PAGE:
- Added anticholinergic and antihistamine subsections to the common side effects page.
11 June 2011
- The Invega pages have been converted to the new format. These are the first pages written by someone else to be converted to the new format, so I’ve had to mess around with a bunch of stuff to get all the copyright information to appear correctly, which is why I didn’t include them in the first wave of meds.
- I finished up the Meds & Supplements page.
- The HONCode certification has been renewed for another year. You may have noticed we have the certification logo up on the forum. Sites that have collaborative aspects (blog, forum, etc.) are now reviewed as a whole. You won’t find many peer-run mental health fora with HONCode certification, although that’s mainly due to stigma. As I don’t have a problem putting my real name up all over the place, and I don’t care how much of a jerkwad people consider me1 when I ask for some kind of source to back up claims of miraculous vitamin cures, we’re able to have a HONCode-certified forum.
30 May 2011
I’ve put up enough of the Basic Crap About All Meds pages to publish them. These include:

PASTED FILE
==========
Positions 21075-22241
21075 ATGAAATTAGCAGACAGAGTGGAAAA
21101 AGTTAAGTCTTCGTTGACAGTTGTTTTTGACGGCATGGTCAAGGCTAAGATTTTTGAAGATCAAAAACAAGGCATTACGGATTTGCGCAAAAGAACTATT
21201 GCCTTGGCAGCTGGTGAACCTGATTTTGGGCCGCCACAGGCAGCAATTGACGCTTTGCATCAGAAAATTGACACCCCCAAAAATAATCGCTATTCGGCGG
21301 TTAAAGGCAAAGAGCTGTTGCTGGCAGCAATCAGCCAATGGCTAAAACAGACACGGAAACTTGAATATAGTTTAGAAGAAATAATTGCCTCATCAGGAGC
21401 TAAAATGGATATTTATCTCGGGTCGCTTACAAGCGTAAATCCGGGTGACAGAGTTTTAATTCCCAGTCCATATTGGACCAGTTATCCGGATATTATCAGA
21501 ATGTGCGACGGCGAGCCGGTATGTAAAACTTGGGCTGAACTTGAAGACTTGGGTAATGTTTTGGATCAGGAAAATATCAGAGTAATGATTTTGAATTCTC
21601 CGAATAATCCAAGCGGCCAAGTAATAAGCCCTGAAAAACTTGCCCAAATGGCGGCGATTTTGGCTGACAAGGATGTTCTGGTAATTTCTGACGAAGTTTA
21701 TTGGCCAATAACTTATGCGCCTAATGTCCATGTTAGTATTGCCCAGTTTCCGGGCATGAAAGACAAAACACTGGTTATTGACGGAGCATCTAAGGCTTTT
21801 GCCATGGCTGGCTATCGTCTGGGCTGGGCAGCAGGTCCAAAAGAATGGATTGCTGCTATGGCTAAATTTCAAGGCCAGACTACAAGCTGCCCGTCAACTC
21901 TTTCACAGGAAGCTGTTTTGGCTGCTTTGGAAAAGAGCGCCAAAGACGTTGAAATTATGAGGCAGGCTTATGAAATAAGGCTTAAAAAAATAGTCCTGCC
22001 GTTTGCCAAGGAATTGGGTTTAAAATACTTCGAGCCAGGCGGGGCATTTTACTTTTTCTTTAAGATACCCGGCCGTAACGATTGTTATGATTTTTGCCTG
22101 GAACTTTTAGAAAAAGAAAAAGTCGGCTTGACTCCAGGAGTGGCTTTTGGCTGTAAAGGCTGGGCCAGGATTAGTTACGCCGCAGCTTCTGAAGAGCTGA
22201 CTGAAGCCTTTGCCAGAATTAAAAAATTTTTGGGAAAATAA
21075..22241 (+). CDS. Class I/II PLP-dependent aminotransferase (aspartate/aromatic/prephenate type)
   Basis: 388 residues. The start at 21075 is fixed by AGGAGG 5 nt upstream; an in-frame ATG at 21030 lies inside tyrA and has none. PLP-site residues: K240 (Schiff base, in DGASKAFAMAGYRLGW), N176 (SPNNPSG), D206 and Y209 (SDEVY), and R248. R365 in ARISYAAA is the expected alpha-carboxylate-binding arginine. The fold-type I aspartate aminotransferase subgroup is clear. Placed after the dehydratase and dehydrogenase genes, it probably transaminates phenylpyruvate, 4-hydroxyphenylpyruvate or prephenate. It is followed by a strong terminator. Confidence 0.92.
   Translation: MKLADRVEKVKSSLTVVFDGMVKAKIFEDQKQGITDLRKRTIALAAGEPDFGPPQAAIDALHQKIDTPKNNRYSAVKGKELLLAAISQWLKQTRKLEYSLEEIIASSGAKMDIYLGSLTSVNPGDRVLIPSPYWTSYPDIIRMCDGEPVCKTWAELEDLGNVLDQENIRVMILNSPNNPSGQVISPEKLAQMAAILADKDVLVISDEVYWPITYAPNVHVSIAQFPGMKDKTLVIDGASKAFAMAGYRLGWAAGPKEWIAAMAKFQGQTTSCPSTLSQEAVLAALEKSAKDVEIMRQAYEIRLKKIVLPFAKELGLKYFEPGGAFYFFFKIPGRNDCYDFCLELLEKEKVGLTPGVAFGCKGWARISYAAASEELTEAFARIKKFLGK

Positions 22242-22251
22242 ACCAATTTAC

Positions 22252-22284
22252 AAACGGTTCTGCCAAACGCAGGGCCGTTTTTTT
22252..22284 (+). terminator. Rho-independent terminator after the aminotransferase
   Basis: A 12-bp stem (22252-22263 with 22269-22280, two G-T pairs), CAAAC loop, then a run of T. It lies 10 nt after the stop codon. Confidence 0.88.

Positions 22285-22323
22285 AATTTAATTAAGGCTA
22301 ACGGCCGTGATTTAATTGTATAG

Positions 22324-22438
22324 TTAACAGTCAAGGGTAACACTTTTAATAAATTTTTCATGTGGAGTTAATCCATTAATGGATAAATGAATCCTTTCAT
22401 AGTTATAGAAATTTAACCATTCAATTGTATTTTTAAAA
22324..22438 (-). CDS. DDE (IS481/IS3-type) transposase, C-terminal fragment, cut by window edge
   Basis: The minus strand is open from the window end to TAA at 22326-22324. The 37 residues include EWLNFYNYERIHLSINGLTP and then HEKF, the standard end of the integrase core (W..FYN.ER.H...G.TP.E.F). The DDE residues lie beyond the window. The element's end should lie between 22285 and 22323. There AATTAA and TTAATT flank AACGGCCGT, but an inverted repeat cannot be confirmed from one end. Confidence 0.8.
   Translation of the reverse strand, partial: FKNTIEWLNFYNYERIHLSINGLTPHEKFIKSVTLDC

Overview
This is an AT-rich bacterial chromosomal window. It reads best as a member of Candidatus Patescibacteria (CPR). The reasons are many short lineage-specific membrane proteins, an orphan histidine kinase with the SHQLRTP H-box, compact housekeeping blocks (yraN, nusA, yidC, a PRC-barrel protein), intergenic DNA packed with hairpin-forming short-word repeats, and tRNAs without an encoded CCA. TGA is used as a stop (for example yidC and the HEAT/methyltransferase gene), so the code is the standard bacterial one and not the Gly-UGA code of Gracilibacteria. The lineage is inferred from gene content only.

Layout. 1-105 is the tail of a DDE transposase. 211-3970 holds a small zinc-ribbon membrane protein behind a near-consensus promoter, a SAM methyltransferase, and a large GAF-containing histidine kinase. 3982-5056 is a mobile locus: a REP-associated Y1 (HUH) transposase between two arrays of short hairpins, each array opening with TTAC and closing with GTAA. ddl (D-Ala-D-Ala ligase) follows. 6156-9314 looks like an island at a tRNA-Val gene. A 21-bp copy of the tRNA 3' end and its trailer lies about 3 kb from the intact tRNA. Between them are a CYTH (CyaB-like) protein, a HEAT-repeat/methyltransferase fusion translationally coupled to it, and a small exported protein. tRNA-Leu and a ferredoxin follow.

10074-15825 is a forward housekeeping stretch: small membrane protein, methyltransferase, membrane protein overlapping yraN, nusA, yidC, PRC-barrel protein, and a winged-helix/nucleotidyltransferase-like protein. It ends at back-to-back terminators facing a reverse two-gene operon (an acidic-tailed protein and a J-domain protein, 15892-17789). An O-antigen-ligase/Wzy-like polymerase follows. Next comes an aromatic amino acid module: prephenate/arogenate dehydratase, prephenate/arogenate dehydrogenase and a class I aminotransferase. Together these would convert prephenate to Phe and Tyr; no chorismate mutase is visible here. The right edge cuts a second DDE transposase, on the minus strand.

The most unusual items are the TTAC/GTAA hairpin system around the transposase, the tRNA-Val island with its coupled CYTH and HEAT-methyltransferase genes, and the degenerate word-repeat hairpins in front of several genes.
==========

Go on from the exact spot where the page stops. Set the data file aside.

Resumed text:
- Tips on How to Take Crazy Meds There’s more than “Don’t operate heavy machinery.”
- Tips on How to Stop Taking Crazy Meds You don’t want to wind up crazier than you were to begin with.
- Common Side Effects No matter which one you take, this will probably happen.
- What You Should Know Before Buying Meds Online Fun fact: in 2009 90% of the ads for online pharmacies were for fraudulent websites.
Pages on the differences between brand name & generic medications and meds & supplements are still under construction.
24 May 2011
I finally got all of the HONCode pages up. So just click on the known your sources link here, or on the side bar to the left and follow along.
25 April 2011
The wiki went live, so everything is new.
Page created by: Jerod Poore. Date created: 29 April 2011 Last edited by: Jerod Poore